Professor Bettman currently serves as a Professor of Clinical Law at the University of Cincinnati College of Law, teaching courses in basic and advanced torts and professional responsibility. Reflective of her outstanding contributions in the classroom, Bettman was awarded the Goldman Prize for Excellence in Teaching by UC College of Law in 2005. Prior to teaching, she served as a judge on the First District Court of Appeals from 1993 to 1999.
Throughout her career, Professor Bettman has exemplified the best qualities among those in the legal profession. One of her nominators, Susan J. Dlott, district Judge for the Southern District of Ohio, said of Bettman, “She is an outstanding law school professor who is beloved by her students. When she was a practicing attorney she was excellent, and always had a fine reputation for her work and integrity. She also had the respect of all her peers.”
Professor Bettman earned her Juris Doctor with honors from University of Cincinnati College of Law and her Bachelor of Arts degree with honors in History from the University of Cincinnati.
Since the beginning of her legal career, Professor Bettman has paved the way for women in the profession. As a mentor, she has helped set goals for young women lawyers, nurturing them by providing praise along with constructive criticism. Mary T. Minnillo, Staff Attorney with the First District Court of Appeals attested, “Professor Bettman has mentored my growth as a lawyer during the past eleven years, and she has opened the doors to opportunities, allowing me to implement my career choices. I will always be grateful to her for this, and I share this sentiment with many other women lawyers.”
Mrs. A. B. Dolly Cohen Award for Excellence in Teaching from the University of Cincinnati
Fourteen members of the UC faculty were honored at the 2008 Faculty Awards Celebration on May 13, 2008, recognizing the accomplishments that helped them win some of the highest honors available from the university community.
Cincinnati, OH—With two rewarding career choices already behind her, Marianna Brown Bettman was pleasantly surprised to discover the best was last – she feels like she's found her true calling on the faculty of the UC College of Law. Read her story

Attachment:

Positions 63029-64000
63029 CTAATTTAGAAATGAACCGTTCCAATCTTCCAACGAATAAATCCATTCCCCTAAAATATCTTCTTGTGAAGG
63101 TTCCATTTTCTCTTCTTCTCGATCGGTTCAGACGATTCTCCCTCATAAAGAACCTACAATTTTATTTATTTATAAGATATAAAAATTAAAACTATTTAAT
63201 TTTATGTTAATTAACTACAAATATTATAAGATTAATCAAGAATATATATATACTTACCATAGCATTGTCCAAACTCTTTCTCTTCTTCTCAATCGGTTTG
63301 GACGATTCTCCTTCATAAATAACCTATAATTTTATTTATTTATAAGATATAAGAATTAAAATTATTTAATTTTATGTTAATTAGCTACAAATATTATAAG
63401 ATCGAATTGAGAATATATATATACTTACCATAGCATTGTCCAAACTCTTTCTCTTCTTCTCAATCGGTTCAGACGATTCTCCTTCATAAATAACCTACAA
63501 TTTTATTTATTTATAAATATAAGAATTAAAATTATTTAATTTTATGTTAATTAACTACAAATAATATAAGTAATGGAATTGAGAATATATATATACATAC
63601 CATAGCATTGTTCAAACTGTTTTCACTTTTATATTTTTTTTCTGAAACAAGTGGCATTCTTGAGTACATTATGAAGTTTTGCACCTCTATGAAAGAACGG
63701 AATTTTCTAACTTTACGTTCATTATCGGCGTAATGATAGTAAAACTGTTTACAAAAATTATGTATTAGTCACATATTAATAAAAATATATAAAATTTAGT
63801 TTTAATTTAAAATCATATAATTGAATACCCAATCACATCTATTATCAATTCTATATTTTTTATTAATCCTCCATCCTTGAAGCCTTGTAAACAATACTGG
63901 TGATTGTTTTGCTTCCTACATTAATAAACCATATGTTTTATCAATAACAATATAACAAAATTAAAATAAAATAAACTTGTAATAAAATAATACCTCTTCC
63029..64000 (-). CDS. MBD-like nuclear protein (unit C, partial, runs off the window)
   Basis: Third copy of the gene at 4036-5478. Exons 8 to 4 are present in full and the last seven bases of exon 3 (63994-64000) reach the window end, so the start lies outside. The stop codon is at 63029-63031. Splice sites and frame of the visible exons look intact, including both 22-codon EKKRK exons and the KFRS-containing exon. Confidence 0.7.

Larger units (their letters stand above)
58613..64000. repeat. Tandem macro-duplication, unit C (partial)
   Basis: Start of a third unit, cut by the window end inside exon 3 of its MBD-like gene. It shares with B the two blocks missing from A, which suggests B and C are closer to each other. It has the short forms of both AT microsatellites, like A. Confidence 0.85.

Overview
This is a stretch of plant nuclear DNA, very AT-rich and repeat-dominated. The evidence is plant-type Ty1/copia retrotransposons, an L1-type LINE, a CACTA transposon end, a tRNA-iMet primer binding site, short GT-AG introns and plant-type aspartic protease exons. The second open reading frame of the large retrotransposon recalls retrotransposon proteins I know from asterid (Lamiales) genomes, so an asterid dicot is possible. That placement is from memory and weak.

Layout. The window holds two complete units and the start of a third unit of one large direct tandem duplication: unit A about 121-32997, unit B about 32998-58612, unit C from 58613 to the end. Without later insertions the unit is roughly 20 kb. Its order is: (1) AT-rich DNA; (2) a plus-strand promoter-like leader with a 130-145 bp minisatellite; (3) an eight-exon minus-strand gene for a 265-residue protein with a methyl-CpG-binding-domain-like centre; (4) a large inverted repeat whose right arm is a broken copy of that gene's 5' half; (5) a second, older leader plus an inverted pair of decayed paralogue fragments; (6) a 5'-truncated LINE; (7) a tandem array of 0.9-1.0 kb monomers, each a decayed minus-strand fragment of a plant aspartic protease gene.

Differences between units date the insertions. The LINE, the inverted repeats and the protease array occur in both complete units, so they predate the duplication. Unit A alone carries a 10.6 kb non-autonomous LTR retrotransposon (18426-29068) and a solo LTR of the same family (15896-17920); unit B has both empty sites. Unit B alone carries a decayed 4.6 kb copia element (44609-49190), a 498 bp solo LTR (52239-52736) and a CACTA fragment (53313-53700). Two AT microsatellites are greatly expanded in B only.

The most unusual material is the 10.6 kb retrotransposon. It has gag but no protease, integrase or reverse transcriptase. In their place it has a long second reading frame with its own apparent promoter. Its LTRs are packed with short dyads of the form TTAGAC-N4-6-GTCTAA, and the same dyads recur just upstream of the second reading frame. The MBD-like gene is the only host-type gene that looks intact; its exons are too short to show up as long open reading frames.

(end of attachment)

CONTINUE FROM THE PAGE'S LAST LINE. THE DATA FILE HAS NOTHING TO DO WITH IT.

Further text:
Niehoff Elected Trustee Chair
Date: 2/13/2009 12:00:00 AM
By: Greg Hand
Phone: (513) 556-1822
H. C. Buck Niehoff was unanimously elected chair of the University of Cincinnati Board of Trustees on Jan. 27.
Niehoff is Of Counsel at the law firm of Peck, Shaffer & Williams LLC, and serves as co-chair for UC’s “Proudly Cincinnati” fund-raising campaign. He succeeds Jeffrey L. Wyler, who had served as chair of the Trustees for two years.
Niehoff’s ties with the University of Cincinnati extend over three decades. He is a 1972 graduate of the College of Law, and since 1992 he has been a member of the Board of Visitors of that college. Since 1993 he has volunteered for the University of Cincinnati Foundation, and became a member of its executive committee in 1997. He was chair of the steering committee for the Cincinnati area for the $325 million Campaign for the University of Cincinnati. In 2002 he was elected emeritus trustee of the Foundation. Since 1997 he and his wife Patti have sponsored an annual "Evening with a Great Teacher," which highlights outstanding faculty members of the University.
Drew, Miller, and Eisele Receive 2009 Goldman Teaching Excellence Award
Challenging. Engaging. Uncanny. Committed. These adjectives describe the 2009 Goldman Prize for Excellence in Teaching recipients. All have demonstrated their commitment to students and unrelenting support of the College of Law. Congratulations to this year’s recipients: Margaret B. Drew, Darrell A.H. Miller, and Thomas D. Eisele.